Humanism gives ethics, purpose to people
The Daily Targum editorial entitled "Successful society requires religion," which ran Wednesday, is unconvincing. Non-theistic humanism can provide the philosophical and inspirational underpinnings of a just and forward-looking society. The fact that many countries, including the United States, are seeing a decline in religiosity does not mean the people are losing their morals or their sense of purpose in life. Rather, they are seeing the world in a way that is more honest and more useful to them.
As a humanist, my focus is on this one lifetime, on this world and the people in it. My family is all of humanity. My history is told in the stars, in the fossil record and in the DNA of all living creatures. I am inspired by human efforts to explore every corner of our universe and our own natures. I am moved by photos of distant galaxies, by freedom fighters around the world and by the touch of a child's hand. I find beauty in the struggle of each human being to build a meaningful and fulfilling life. My purpose is to help them succeed.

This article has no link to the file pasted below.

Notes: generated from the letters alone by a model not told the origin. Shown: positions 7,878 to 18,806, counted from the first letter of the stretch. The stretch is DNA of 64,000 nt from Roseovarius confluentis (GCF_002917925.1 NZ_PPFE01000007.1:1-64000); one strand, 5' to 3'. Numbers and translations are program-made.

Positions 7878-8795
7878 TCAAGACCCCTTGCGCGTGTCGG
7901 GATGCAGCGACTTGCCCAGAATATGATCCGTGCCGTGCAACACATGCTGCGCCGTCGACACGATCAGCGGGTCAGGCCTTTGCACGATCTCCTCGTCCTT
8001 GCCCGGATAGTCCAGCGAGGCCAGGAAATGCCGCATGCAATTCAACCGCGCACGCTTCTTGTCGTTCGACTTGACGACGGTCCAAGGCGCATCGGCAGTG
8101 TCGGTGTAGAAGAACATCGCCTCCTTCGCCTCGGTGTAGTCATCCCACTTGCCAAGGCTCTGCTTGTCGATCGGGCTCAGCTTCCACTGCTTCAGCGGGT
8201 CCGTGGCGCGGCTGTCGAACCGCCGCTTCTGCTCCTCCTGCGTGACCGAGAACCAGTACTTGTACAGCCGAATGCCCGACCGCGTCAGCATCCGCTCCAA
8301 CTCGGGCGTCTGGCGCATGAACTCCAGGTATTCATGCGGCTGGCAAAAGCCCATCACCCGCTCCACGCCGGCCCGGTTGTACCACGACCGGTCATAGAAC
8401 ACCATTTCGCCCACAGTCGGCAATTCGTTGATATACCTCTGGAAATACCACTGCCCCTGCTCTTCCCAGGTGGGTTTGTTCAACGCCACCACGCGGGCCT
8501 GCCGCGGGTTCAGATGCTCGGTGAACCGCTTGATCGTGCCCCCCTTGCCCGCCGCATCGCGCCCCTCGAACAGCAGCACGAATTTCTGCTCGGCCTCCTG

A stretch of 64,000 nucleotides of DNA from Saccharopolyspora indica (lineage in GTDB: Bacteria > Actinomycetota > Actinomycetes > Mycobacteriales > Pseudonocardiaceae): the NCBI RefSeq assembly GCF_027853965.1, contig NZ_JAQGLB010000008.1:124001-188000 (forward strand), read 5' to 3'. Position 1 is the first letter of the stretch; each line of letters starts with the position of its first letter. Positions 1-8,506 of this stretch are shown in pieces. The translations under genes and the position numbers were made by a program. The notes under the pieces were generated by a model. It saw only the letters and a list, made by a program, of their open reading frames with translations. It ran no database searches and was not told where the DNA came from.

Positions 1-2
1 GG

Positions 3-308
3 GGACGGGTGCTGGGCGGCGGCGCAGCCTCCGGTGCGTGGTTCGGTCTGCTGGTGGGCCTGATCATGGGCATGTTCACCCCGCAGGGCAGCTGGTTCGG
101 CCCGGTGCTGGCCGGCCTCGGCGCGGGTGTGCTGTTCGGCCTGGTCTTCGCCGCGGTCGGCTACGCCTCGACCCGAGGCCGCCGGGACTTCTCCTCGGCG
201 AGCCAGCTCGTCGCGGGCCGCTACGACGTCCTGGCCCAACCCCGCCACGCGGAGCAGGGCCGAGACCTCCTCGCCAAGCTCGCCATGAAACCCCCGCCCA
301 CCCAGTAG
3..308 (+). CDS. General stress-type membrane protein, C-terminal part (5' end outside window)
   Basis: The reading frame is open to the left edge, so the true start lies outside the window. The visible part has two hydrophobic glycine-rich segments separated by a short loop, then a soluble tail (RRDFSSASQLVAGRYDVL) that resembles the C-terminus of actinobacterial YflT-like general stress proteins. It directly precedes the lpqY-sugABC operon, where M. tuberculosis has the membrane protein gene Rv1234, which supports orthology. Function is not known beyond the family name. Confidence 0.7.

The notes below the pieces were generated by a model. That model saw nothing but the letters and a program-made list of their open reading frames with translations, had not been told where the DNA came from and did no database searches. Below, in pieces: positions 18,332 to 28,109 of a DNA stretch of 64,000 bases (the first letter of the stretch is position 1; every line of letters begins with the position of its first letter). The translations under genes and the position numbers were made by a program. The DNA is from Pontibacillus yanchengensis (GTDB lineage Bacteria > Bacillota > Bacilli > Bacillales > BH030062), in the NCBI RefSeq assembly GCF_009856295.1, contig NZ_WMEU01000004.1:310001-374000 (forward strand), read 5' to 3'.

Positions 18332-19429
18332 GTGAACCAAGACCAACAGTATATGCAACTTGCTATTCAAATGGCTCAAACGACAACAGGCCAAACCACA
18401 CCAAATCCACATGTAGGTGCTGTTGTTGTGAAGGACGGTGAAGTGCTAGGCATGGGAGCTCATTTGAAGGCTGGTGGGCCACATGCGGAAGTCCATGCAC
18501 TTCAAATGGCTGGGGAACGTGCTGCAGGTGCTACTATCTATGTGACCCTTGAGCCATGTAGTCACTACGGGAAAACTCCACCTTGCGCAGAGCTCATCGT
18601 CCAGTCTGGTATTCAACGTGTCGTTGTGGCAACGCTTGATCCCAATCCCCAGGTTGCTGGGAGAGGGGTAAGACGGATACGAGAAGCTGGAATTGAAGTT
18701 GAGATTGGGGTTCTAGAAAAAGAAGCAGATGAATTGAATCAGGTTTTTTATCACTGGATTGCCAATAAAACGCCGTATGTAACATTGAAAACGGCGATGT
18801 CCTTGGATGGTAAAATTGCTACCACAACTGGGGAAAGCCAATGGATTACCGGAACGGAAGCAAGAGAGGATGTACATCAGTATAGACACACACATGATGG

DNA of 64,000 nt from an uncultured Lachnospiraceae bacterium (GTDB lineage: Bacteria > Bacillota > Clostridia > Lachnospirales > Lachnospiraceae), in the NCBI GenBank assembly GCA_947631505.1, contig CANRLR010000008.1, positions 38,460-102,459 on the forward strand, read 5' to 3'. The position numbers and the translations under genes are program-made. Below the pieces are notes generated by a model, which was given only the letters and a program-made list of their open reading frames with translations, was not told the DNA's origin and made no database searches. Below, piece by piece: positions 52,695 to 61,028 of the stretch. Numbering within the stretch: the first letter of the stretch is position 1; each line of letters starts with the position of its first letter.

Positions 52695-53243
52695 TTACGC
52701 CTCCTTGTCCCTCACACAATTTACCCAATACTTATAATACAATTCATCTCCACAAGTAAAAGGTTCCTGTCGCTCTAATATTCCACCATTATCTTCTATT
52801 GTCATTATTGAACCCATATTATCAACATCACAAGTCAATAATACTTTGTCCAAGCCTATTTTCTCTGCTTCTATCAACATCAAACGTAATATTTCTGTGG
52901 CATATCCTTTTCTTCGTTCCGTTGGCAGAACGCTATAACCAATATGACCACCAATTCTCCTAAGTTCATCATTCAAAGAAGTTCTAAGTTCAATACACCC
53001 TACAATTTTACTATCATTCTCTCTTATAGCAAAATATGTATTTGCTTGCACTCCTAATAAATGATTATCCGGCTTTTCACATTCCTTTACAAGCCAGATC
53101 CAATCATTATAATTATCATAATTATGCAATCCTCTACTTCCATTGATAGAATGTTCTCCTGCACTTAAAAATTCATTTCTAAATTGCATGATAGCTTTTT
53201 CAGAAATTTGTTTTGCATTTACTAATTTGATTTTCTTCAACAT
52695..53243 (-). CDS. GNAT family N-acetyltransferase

One of the pillars of the humanist philosophy is a concern with morality. In fact, the day the editorial came out, the Humanist Chaplaincy at Rutgers University had a meeting on the topic of moral issues we all face. We discussed the areas of ecology, family relationships and world events. Moral questions pervade our lives and humanist principles take that into account.
A statement by the American Humanist Association expresses some of their values regarding a just society: "Humanists are concerned for the well being of all, are committed to diversity and respect those of differing yet humane views. We work to uphold the equal enjoyment of human rights and civil liberties in an open, secular society and maintain it is a civic duty to participate in the democratic process and a planetary duty to protect nature's integrity, diversity and beauty in a secure, sustainable manner."
This is certainly a good start if we wish to have the basis for a successful society.
Barry Klassel is the chaplain of the Humanist Chaplaincy at Rutgers University.